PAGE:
In-Depth

Muglia Maps Microsoft's 'Journey Towards Dynamic IT'

Bob Muglia, senior vice president of the Microsoft Server and Tools division, talks .NET, Windows Server 2008, SQL and more

The traditional "vision" keynote gives way to optimization, virtualization and standardization of existing IT infrastructure along with new agile business processes and modeling to reverse the 70/30 ratio of IT maintenance to new solution spending at Tech●Ed's 15th anniversary.

Following a 15-minute opening video segment with Christopher Lloyd ("Doc" Brown from the "Back to the Future" movie trilogy), Bob Muglia, senior vice president of the Microsoft Server and Tools division, got down to business by lamenting the traditional 70/30 split of IT spending between maintenance and "new business value."

Muglia went on to say that Microsoft wants to create a "roadmap to solving the business problems you have" today with "optimization models … in four steps from basic to dynamic … to get better business results." He said that adopting these three optimization models produces a "tremendous return on investment" for Microsoft customers:

You can learn more about Core Infrastructure optimization on this TechNet page, which also describes the four steps (stages) in the process as:

Muglia said Microsoft's been working for four years on DSI (Dynamic System Initiative), which is a 10-year project, and even longer on .NET for building business applications with a high return on investment (ROI). He also mentioned the Trustworthy Computing Initiative for securing the platform and best policies for securing applications.

Despite Doc's declaration in the intro video that "vision" was verboten, Muglia listed these "four technology innovations [that] provide a vision of the future" for dynamic environments: unified and virtualized; process-led, model-driven; service-enabled;  and user-focused.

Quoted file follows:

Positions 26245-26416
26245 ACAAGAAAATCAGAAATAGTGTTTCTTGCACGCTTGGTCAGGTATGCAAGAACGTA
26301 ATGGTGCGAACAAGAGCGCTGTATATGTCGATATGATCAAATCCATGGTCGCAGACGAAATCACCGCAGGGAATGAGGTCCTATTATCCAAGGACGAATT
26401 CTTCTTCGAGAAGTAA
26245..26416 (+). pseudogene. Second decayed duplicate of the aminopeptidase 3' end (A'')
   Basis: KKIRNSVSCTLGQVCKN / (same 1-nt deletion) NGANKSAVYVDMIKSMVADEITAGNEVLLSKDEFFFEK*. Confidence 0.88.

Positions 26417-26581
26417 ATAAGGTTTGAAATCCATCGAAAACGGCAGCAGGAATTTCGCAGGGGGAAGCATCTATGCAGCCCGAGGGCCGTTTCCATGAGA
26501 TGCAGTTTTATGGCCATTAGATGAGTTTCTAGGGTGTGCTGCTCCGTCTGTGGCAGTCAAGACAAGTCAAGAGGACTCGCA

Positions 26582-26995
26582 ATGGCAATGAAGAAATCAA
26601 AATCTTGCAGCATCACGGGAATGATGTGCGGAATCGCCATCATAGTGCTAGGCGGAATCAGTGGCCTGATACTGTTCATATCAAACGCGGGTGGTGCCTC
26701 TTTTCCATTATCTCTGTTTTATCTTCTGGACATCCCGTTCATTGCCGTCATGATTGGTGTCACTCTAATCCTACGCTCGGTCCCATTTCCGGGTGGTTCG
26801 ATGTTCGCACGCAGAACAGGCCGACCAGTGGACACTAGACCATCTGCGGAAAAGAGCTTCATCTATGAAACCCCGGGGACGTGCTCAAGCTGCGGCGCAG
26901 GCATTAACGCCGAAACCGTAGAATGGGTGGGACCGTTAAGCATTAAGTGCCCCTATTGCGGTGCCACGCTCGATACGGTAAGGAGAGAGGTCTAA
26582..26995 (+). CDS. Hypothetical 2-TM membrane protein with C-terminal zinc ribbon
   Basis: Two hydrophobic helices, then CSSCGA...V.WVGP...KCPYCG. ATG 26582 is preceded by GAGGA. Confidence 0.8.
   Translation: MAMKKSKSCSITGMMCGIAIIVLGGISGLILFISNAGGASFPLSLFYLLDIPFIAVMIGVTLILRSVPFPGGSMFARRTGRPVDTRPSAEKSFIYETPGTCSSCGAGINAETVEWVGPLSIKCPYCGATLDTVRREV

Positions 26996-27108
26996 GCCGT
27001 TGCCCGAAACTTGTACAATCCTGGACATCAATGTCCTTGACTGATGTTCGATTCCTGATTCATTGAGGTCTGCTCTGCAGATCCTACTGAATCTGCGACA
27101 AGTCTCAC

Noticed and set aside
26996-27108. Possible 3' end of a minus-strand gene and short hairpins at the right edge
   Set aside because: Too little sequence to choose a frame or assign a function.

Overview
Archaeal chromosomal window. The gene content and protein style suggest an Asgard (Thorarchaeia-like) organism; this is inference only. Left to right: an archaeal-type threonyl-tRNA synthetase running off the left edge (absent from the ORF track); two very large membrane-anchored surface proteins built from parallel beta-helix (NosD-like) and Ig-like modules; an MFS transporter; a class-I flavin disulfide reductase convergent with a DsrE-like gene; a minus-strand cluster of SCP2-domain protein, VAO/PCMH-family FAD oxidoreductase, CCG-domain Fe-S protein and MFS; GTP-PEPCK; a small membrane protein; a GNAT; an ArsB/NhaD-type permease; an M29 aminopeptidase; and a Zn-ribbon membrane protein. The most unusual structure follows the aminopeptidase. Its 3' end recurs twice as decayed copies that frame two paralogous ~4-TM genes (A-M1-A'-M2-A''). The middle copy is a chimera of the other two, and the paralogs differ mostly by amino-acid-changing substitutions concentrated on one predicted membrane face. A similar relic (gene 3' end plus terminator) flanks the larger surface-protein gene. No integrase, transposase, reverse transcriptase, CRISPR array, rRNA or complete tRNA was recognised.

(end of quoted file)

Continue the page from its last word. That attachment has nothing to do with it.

Following a brief video of an optimization testimonial by Energizer, Gartner Vice-President Tom Bittman assumed the stage, observing that "connections are becoming more pervasive," "response times are shrinking" for business partners and suppliers, and "windows of opportunity are smaller … but more frequent." He said that "agility is becoming a major factor in industry" and the "gap between agile and less agile companies is growing." Bittman defined agility as "sensing something new in the environment and doing something about it" and claimed that "agility is becoming more of a differentiator in a connected world." One problem, according to Bittman, is measuring agility; he claims your customers will measure it for you. (Note that agile in this context doesn't mean agile programming.)

The remainder of Muglia's keynote consisted primarily of demos of future products that might enhance agility. Windows Server 2008 "Server Core" technology will install and run the minimum services required for a designated server role; Internet Information Services (IIS) 7.0 will be allowed to run as a Server Core role. Virtual Machine Manager for Virtual Server will convert VMWare to Microsoft virtual machines automatically. The Intelligent Placement Wizard will recommend the optimum physical location for a new virtual machine. Quick Migration will move a virtual machine from one machine to another automatically. Unfortunately, the virtualization technology for Windows Server 2008 (code name "Viridian") is scheduled to ship about six months after the server RTMs in late 2007. The irony of future product demos is that agility delayed is agility denied.

Next came demos of Microsoft Operations Manager 2007 as a model-driven management tool running yet another expense account app, SQL Server 2008 (formerly "Katmai") policy-based management (RTM scheduled for 2008), BizTalk Server 2006 R2 (RTM in 2008Q3) and an incubator project called BizTalk Services (no RTM provided), and Visual Studio 2008 (formerly "Orcas," RTM planned for late 2007).

Finally, a Silverlight 1.0 app (beta) played video in a browser and the audience caught a glimpse of a video-editing app named "Top Banana" running in Silverlight 1.1 (alpha). It was not clear how Silverlight fit into the keynote's stated topic.

Muglia concluded with the announcement that Microsoft has acquired Engyro Corporation, maker of the Engyro Product Connector Suite for Microsoft Operations Manager. Microsoft also announced on Monday that the company had acquired Dundas Data Visualization Inc.'s Data Visualization products for SQL Server Reporting Services.

About the Author

Roger Jennings is an independent data-oriented .NET developer and computer book author. He's also a Visual Studio Magazine contributing editor and the author of oakleafblog.blogspot.com

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